Acting Locally, Thinking Globally: Young Farmers Updates from COP26


Greetings from Scotland!

This is Vanessa Garcia Polanco, Federal Policy Director at Young Farmers. I am currently attending COP26, or the Conference of the Parties, in Glasgow. Since 1992, all countries have met under the United Nations’ Framework Convention on Climate Change (UNFCCC) to respond to the climate crisis. This year is the 26th iteration, postponed a year because of the Covid-19 pandemic, and it is being hosted by the UK in Glasgow. As COP26 begins, I want to provide a recap of the work we are doing as a coalition to advance and advocate for climate policy that equips young and BIPOC farmers with the resources they need to build climate resilience.  

In 2019, we issued our climate statement, asserting that we need climate policy that acknowledges the exceptional climate leadership capability of our young farmers. In 2020, farmers like you voted decidedly to make climate action our top federal policy priority in our first farmer-driven, equity-centered federal policy-setting process. This year, driven by climate crises on our farms across the country, we have been hard at work on climate policy,, endorsing several climate action policies like the Agriculture Resilience Act and applauding the Biden Harris Administration’s prioritization of racial equity and climate action. In April, we submitted comments to the USDA calling for the legislative and administrative actions needed to provide resources to the young and BIPOC farmers who are and will combat climate change and build resiliency on their farms across the country. 

We have heard from our farmers from across the country about how their chapters are organizing to leverage resources for climate action, as well as about the psychological effects of climate anxiety and the very tangible impacts of climate chaos. We’ve also heard about the hope young farmers have that their priorities and vision of climate action will soon become a reality. Recently, the USDA released its Action Plan For Climate Adaptation And Resilience. We commend this necessary step that sets the tone for more proactive investments in climate action at the department, but administrative goals cannot be met without additional funding from Congress. 

Last week, Congress shared language from the proposed budget reconciliation bill that includes some of the Build Back Better priorities that the Biden-Harris administration has been championing. If passed, this package would provide groundbreaking investments to help farmers and ranchers increase their conservation practices and play a central role in our national response to the climate crisis. That matters if we must act locally, think globally, and stand in global solidarity for climate action for farmers around the globe.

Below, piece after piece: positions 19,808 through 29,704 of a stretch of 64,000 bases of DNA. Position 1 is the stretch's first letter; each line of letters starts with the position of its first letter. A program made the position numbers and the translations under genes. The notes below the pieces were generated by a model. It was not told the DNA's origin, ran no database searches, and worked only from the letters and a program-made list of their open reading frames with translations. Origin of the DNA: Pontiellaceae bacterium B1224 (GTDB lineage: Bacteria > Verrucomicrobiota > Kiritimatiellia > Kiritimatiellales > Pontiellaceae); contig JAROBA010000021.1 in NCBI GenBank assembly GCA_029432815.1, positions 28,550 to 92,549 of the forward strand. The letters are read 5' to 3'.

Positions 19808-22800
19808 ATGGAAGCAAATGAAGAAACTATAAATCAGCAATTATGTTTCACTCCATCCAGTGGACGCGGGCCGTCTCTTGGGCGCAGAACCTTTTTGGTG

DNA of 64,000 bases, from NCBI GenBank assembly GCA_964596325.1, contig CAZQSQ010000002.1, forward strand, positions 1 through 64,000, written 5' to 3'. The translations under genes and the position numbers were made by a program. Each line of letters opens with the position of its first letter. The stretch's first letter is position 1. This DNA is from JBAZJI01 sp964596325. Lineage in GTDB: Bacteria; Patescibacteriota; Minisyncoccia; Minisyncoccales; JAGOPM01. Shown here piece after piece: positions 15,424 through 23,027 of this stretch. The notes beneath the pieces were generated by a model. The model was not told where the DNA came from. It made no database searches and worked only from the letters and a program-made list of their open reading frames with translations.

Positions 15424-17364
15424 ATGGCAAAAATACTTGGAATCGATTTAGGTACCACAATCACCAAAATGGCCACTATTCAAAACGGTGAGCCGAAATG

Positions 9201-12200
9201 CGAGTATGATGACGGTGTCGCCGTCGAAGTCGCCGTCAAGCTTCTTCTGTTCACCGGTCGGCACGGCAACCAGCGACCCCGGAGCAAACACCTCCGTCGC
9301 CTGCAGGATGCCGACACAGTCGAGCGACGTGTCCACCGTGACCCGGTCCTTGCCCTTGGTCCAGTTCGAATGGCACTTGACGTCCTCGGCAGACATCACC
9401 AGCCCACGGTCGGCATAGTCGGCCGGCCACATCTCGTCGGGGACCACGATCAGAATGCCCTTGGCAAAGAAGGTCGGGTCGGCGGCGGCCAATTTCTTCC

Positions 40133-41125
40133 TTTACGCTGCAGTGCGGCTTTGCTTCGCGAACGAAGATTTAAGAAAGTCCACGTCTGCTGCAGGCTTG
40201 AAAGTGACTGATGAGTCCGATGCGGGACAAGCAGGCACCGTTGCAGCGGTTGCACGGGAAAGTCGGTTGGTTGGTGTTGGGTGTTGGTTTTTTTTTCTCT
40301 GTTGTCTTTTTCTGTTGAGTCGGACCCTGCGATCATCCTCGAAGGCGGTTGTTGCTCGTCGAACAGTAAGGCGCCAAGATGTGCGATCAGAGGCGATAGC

These annual COP meetings have delivered triumphs for climate action in the past, such as the Paris agreement in 2015:

Under the landmark Paris agreement signed in 2015, nations committed to holding global temperature rises to “well below” 2C above pre-industrial levels, while “pursuing efforts” to limit heating to 1.5C. Those goals are legally binding and enshrined in the treaty.

However, to meet those goals, countries also agreed on non-binding national targets to cut – or in the case of developing countries, to curb the growth of – greenhouse gas emissions in the near term, by 2030 in most cases.

Those national targets – known as nationally determined contributions, or NDCs – were inadequate to hold the world within the Paris temperature targets. If fulfilled, they would result in 3C or more of warming, which would be disastrous.

Everyone knew at Paris that the NDCs were inadequate, so the French built into the accord a “ratchet mechanism” by which countries would have to return to the table every five years with fresh commitments. Those five years were up on 31 December 2020, but the pandemic prevented many countries from coming together. (The Guardian)

Now, under Biden-Harris leadership, the United States has an opportunity to commit to even bolder NDCs for climate action, setting the tone to catalyze investments from other countries. 

This week we have the opportunity to invest boldly at home, so we are urging Congress to pass a historic Budget Reconciliation Package that will allow us to Build Back Better, acting locally to take climate action while being in solidarity and leadership with young farmers around the world.  

Take action today!

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